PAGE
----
The argument for "free public college tuition" is that we as a society should value education enough to provide it at no or little out-of-pocket cost to students for up to 16 years. We currently do this for 12 years and in fact mandate that students attend school for much of that time. It's not some radical Stalinist jump to go from the government paying for 12 years from tax revenues to paying for 16 years from tax revenues.

If you are against this, or other ways of using tax dollars, that's totally fine; it's also totally fine to be for those things. The arguments about how to allocate tax dollars, how many dollars should be available to allocate, and where those dollars come from, are the root-cause debates behind a huge amount of public policy.

Back to higher education for a minute...Tennessee, where I live, is actually a leader in the effort to help more people afford college and currently provides two years of tuition-free community college or technical schooling to all graduating seniors in the state. There are also programs for adults who decided to work first but later want to earn degrees, as well as specific programs for Tennessee National Guard folks to earn four-year degrees, tuition-free. All of these programs were passed by a heavily republican state legislature and signed by our popular Republican governor in the last few years. They can tell you why this concept is not socialism.

My reason for quoting you in my previous response was that you took an overly broad view of what is "socialism" and basically ended up saying that taxation never works and can't work due to fundamental human nature.

The words you used, quoted below, very literally described taxation, not socialism. The Merriam-Webster Dictionary definition of a tax is, "A charge usually of money imposed by authority on persons or property for public purposes," which is exactly what you described.

On 9/4/2018 at 7:02 PM, nsplayr said:

...the government taking wealth from one person and giving it to another.  One person pays the cost, another benefits without paying, and the state is sole arbiter.

Pilot-proof summary: Taking money from people and using it for public purposes, with the government deciding on how much to take and how it's spent, is called taxation. You may be against both taxation and socialism, but let's allow words to have their correct meaning and not conflate the two concepts.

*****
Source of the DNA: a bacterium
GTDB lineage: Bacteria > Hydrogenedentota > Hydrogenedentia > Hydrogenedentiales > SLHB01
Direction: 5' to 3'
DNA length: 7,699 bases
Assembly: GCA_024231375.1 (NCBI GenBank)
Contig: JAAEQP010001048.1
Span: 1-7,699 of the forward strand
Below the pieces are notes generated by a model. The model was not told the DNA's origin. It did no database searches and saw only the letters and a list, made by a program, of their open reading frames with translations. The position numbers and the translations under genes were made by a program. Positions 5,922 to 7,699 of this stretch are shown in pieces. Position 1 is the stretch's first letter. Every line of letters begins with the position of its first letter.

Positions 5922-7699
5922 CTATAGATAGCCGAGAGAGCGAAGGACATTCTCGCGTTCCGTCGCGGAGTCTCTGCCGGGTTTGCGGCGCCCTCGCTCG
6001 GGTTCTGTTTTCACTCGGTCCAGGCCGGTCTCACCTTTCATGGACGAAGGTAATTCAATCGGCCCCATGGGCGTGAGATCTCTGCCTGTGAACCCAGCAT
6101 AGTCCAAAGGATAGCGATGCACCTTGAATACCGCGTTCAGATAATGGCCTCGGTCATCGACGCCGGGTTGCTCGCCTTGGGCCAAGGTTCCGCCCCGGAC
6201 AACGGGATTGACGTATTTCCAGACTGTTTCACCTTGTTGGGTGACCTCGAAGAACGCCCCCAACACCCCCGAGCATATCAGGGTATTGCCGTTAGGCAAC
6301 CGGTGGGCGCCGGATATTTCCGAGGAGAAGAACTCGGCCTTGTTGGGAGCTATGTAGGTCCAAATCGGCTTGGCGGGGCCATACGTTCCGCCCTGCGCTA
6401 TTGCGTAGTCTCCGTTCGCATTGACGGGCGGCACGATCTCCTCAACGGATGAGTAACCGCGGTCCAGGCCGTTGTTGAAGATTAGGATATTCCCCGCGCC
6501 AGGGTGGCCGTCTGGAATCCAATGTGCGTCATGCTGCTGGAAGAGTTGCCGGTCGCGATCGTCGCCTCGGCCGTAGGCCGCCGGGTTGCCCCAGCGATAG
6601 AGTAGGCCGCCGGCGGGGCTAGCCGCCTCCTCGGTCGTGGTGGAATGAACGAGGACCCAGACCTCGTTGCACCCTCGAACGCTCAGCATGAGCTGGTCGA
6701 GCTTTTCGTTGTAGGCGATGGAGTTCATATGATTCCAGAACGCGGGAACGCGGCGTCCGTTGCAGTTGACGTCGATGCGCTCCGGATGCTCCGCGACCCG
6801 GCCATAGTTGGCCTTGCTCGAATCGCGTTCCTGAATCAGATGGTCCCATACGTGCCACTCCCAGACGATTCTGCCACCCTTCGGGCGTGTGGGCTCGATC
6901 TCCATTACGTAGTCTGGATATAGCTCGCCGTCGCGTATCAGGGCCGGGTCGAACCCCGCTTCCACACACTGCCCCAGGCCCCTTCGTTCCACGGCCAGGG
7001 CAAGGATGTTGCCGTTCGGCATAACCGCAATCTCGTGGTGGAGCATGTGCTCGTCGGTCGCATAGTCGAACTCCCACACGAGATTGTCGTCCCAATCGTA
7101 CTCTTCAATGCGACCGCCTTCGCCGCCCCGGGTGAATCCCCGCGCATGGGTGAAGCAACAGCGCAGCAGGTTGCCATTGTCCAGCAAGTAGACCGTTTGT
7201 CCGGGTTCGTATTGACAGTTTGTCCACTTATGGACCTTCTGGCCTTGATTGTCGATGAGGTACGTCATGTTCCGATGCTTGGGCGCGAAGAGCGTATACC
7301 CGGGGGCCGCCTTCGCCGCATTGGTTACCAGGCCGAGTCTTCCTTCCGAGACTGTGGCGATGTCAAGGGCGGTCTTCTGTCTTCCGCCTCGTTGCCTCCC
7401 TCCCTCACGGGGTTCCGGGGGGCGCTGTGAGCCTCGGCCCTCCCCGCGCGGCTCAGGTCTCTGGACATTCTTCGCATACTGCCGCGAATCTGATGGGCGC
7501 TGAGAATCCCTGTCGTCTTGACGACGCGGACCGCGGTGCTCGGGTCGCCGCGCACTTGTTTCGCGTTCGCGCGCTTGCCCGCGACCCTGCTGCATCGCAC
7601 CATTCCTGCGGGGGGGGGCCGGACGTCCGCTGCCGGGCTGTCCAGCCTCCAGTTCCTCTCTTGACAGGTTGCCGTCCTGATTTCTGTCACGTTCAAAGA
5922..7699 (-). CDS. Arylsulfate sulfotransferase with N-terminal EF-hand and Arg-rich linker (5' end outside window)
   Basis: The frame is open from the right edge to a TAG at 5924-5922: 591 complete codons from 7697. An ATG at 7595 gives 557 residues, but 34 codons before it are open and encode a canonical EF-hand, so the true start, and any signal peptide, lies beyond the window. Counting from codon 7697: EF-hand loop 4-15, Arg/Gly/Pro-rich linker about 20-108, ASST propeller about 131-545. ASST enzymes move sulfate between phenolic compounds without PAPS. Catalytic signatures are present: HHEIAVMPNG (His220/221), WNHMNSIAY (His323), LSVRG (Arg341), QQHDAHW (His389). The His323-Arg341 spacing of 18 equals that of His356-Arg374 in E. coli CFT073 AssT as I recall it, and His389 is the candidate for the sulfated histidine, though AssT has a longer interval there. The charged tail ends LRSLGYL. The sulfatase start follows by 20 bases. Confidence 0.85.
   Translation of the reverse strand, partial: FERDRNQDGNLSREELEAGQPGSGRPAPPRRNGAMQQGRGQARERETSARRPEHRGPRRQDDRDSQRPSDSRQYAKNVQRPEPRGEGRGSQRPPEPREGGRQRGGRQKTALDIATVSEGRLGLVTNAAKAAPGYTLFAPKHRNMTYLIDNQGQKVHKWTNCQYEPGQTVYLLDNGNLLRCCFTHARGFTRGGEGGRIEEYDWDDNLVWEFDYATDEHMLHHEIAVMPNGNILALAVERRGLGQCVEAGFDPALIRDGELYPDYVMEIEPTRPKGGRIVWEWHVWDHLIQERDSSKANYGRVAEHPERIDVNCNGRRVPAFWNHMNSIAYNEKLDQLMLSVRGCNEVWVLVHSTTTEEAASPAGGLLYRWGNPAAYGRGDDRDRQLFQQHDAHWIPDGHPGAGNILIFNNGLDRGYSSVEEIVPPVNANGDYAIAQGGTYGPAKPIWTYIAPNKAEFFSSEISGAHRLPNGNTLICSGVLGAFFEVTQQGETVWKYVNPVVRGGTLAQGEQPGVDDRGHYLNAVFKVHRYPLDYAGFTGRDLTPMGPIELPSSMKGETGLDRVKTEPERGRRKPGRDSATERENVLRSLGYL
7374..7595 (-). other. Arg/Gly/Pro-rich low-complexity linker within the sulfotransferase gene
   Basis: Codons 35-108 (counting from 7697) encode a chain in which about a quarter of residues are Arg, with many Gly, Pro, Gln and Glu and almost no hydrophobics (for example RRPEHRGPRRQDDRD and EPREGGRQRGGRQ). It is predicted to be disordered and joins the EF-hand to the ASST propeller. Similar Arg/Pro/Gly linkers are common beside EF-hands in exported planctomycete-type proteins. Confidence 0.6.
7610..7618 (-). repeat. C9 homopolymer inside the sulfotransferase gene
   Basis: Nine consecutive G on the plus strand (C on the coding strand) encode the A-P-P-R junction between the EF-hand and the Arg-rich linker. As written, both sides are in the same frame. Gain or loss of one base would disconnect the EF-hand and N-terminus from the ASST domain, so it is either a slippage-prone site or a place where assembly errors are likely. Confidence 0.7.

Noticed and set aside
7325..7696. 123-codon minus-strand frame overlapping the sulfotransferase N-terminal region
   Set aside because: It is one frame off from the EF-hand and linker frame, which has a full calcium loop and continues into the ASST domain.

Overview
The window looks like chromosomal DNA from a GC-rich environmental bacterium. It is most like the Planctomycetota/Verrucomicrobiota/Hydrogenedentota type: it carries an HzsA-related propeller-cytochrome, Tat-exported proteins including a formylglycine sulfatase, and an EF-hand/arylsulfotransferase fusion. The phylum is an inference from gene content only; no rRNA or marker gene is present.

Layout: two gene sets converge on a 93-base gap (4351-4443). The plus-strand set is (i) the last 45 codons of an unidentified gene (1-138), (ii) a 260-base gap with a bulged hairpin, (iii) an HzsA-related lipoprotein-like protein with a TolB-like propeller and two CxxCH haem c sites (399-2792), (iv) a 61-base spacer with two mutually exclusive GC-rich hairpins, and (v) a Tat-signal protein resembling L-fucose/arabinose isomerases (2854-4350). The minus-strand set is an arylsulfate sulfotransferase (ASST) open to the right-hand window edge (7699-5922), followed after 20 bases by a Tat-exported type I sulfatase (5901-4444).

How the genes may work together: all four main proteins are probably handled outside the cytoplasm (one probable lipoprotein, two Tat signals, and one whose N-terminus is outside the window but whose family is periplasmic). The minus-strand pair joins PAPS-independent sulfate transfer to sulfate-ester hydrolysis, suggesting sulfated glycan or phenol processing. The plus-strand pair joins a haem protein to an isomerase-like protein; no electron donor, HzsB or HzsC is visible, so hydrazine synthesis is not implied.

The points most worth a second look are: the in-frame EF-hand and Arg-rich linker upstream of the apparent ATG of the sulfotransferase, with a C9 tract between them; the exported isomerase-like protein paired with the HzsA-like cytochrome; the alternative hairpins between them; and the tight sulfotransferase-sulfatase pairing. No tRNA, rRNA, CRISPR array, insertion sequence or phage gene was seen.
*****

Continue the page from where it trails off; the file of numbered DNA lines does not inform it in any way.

Edited by nsplayr
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I like the AZ model for schools, get a couple thousand dollars in donations and your kids go to any private school for free.  Those people then file it as such and then get their money back thto next year.  It’s real school choice but a bit difficult to navigate around.

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9 hours ago, nsplayr said:

Pilot-proof summary: Taking money from people and using it for public purposes, with the government deciding on how much to take and how it's spent, is called taxation.

Didn't a revolution start over this very issue?  

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2 hours ago, ClearedHot said:

Didn't a revolution start over this very issue?  

It did! And thankfully so. Representative government is key. Taxation without representation is unjust. When I say “the government decides,” that really means we decide because we the people are the government.

Many of those railing against “socialism” aren’t making the distinction between representative and authoritarian governments.

I am 100% against authoritarian socialism just as vehemently as I am against authoritarian fascism or any other flavor of dictatorial government. As a service member sworn to protect & defend the constitution, that should go without saying for all of us.

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16 minutes ago, nsplayr said:

“socialism” aren’t making the distinction between representative and authoritarian governments.

Can you name one functional socialist country with representative government? Where people have actual rights? 

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38 minutes ago, Sim said:

Can you name one functional socialist country with representative government? Where people have actual rights? 

There is no purely socialist (or capitalist) government in the world. Ideology is a complex mix with no black and white. 

That being said the Nordic model of government has been very successful by many measures and that’s the model that most democratic socialists advocate. So that’s like 4-5 right there, plus most other advanced countries have parts and pieces like universal healthcare, guaranteed family medical and sick leave, etc.

Room for debate on whether all that scales or what aspects of that model could be applicable here, of if it’s even desirable or not.